Chinese Comprehended 416(62.1) 1,206(64.3) 104(77.6)
Uncomprehended 254(37.9) 670(35.7) 30(22.4)
Total 670(100.0) 1,876(100.0) 134(100.0)
χ2=11.774, df=2, p=.003

Figure 4 Symptom pictogram comprehension of relational visualization type by nationality

For Chinese respondents, the relational visualization type was also found to be statistically significant on symptom pictogram comprehension (χ2=11.774, df=2, p<.01). Further analyses revealed that there exist two groups of distinct relational visualization types, namely, one group of direct and indirect relations and one group of arbitrary relation. Specifically, Chinese’ symptom pictogram comprehension is higher for arbitrarily related symptom pictograms than for directly or indirectly related symptom pictograms (Table 12; Figure 4).

5. 2. 2. Cognitive factors

For American respondents, logistic regression analyses on the cognitive factors revealed that symptom pictogram comprehension increases as the semantic distance becomes closer (B=.399, Wald=70.434, p<.001), as the complexity increases (B=.121, Wald=13.538, p<.001), as the concreteness increases (B=.121, Wald=12.339, p<.001), and as the familiarity increases (B=.096, Wald=4.210, p<.05). That is, Americans’ comprehension is higher for semantically closer, visually more complex, more concrete, and more familiar symptom pictograms (Table 13).

Table 13
Logistic regression analyses of cognitive factors on symptom pictogram comprehension by nationality

B Wald OR p
American Semantic distance .399 70.434 1.491 .000
Complexity .121 13.538 1.128 .000
Concreteness .121 12.339 1.128 .000
Familiarity .096 4.210 1.101 .040
Chinese Semantic distance .529 290.314 1.697 .000
Complexity -.111 17.575 .895 .000
Concreteness -.195 34.548 .823 .000
Familiarity .048 2.248 1.049 .134

For Chinese respondents, symptom pictogram comprehension was found to increase as the semantic distance becomes closer (B=.529, Wald=290.314, p<.001), as the complexity decreases (B=-.111, Wald=17.575, p<.001), and as the concreteness decreases (B=-.195, Wald=34.548, p<.001). No statistically significant influence was found for familiarity for Chinese respondents. That is, Chinese’ comprehension is higher for semantically closer, visually less complex, and less concrete symptom pictograms (Table 13).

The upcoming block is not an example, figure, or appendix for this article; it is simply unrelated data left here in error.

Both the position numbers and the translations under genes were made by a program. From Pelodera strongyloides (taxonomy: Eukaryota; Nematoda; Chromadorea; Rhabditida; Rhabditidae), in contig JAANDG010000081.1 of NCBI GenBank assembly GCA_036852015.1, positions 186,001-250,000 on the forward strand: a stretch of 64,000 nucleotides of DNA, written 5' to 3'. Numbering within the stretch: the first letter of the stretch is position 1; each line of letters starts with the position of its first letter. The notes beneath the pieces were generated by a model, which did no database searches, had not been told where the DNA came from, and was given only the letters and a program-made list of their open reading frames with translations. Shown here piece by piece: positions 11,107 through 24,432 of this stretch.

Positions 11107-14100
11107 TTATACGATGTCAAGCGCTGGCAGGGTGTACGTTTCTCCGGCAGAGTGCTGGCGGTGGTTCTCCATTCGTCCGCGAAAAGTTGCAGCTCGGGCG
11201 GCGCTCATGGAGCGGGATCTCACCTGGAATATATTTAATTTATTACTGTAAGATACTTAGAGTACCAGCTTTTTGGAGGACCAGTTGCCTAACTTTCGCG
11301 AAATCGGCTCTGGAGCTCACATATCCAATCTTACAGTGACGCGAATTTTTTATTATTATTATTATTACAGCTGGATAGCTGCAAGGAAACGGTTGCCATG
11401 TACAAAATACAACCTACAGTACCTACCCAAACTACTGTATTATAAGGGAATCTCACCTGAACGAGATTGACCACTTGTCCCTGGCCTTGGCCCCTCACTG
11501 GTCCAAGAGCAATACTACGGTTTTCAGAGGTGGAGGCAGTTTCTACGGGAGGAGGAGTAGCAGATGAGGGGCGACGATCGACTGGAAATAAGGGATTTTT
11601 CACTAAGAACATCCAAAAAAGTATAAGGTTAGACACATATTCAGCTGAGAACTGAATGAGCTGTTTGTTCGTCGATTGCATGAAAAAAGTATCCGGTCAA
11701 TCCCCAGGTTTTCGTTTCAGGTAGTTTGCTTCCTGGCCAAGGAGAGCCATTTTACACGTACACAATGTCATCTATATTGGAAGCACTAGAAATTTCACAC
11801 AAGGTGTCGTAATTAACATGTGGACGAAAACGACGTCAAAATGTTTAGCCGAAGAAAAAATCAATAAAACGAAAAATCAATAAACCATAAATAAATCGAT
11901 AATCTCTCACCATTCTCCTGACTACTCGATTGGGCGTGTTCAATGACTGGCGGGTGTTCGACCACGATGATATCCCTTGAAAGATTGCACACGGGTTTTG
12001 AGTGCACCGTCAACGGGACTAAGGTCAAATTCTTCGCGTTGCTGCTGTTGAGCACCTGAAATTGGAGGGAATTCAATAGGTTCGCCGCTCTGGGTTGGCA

5. 3. Other result

For the entire respondent sample, the cases where comprehension most sharply differed between two pictograms symbolizing the same symptom were the cases of toothache (Toothache A: 81.9%; Toothache B: 62.6%) and gastritis (Gastritis A: 31.9%; Gastritis B: 69.3%). For the case of toothache, Toothache B with a substantially lower comprehensibility has mixed figurative visualization type and its semantic distance with its referent is closer. However, Toothache A is less visually complex and less concrete (Table 14). This implies that having a visualization type that generally increases comprehension does not guarantee higher overall comprehension. Rather, the benefit arising from a combination of desirable cognitive factors may override the benefit of an advantageous visualization strategy. Further, for the case of gastritis, Gastritis B, with over twice the comprehensibility than Gastritis A, is of a relational visualization type that generally shows higher comprehension rate and, cognitively, is semantically closer and less complex (Table 14). This demonstrates that a synergic effect can occur from combining beneficial visual and cognitive factors.

Table 14
Results on cases of toothache and gastritis

Visualization type Cognitive factor(M)
Figurative Relational
Depictive Abstract Mixed Direct Indirect Arbitrary Semantic distance Complexity Concreteness Familiarity
Toothache A 81.9% 5.82 2.82 5.29 5.52
Toothache B 62.6% 6.00 3.23 5.46 5.52
Gastritis A 31.9% 4.89 3.21 5.23 5.32